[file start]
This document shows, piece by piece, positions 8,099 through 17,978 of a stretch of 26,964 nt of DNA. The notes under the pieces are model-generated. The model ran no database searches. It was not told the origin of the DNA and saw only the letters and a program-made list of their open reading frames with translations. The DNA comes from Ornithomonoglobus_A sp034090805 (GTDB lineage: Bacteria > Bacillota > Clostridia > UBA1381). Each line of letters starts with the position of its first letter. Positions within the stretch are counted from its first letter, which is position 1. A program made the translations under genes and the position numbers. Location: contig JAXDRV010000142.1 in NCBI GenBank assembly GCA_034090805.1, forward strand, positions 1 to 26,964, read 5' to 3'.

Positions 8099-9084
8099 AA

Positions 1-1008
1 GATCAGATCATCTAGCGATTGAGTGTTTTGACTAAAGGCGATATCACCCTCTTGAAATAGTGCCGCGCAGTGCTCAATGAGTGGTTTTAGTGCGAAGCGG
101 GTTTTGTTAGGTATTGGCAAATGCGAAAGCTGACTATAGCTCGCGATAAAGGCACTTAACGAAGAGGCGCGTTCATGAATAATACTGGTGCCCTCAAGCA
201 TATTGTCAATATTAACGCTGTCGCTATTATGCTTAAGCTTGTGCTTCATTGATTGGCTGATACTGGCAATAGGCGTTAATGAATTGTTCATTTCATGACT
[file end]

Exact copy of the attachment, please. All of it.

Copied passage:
This document shows, piece by piece, positions 8,099 through 17,978 of a stretch of 26,964 nt of DNA. The notes under the pieces are model-generated. The model ran no database searches. It was not told the origin of the DNA and saw only the letters and a program-made list of their open reading frames with translations. The DNA comes from Ornithomonoglobus_A sp034090805 (GTDB lineage: Bacteria > Bacillota > Clostridia > UBA1381). Each line of letters starts with the position of its first letter. Positions within the stretch are counted from its first letter, which is position 1. A program made the translations under genes and the position numbers. Location: contig JAXDRV010000142.1 in NCBI GenBank assembly GCA_034090805.1, forward strand, positions 1 to 26,964, read 5' to 3'.

Positions 8099-9084
8099 AA

Positions 1-1008
1 GATCAGATCATCTAGCGATTGAGTGTTTTGACTAAAGGCGATATCACCCTCTTGAAATAGTGCCGCGCAGTGCTCAATGAGTGGTTTTAGTGCGAAGCGG
101 GTTTTGTTAGGTATTGGCAAATGCGAAAGCTGACTATAGCTCGCGATAAAGGCACTTAACGAAGAGGCGCGTTCATGAATAATACTGGTGCCCTCAAGCA
201 TATTGTCAATATTAACGCTGTCGCTATTATGCTTAAGCTTGTGCTTCATTGATTGGCTGATACTGGCAATAGGCGTTAATGAATTGTTCATTTCATGACT